I am nearly one year into my part-time MSc (By Research) Computer Science at the University of York, within the Human-Computer-Interaction (HCI) group.
An interesting book which was recommended to me by my supervisor (Dr Paul Cairns) is Beyer & Holtzblatt’s Contextual Design: Defining Customer-Centered Systems.
The book is a must-have for those who are completing some sort of HCI research for Software Design.
The book details something called a Flow Model, which is a visual model that helps to describe the point of view of the person being interviewed or observed (Beyer & Holtzblatt, 1997)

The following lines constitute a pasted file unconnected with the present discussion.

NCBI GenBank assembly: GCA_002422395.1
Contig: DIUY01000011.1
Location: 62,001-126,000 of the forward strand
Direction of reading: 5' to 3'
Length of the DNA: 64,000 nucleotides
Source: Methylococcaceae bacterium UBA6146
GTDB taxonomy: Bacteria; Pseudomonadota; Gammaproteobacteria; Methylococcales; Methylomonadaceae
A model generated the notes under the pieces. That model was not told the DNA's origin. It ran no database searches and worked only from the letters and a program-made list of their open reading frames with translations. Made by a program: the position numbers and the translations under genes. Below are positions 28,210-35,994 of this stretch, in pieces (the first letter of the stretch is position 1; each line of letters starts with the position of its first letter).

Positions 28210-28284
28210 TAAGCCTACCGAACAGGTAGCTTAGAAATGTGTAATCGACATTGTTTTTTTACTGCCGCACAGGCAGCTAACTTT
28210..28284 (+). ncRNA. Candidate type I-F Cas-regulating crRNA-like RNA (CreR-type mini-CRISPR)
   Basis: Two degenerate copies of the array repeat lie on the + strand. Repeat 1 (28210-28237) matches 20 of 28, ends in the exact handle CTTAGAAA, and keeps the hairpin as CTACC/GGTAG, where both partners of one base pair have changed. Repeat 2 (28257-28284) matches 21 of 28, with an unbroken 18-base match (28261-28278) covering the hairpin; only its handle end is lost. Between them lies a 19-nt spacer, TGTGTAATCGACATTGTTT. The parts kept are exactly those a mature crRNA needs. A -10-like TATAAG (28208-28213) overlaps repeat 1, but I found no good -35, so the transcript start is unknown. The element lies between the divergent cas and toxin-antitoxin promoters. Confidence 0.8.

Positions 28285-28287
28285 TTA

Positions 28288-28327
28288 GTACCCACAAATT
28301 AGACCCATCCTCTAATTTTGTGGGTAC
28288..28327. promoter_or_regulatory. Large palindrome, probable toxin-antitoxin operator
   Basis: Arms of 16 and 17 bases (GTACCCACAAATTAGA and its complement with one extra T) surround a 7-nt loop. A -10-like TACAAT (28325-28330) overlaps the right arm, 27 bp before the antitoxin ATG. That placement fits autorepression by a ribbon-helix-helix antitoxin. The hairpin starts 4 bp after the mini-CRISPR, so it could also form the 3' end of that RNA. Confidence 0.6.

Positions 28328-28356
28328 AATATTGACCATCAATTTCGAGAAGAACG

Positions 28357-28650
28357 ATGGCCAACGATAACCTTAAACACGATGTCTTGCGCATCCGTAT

I have found that by using this modelling method, I have been able to visualize the chaos in interaction between different people, tasks & systems, the communication & coordination of people, and the interruptions that they have, in a previously thought ‘well-organised’ workflow.
The data is quite interesting. However, as the data will be used for my MSc I cannot publish the results yet.
Beyer, H. and Holtzblatt, K., 1997. Contextual design: defining customer-centered systems. Elsevier.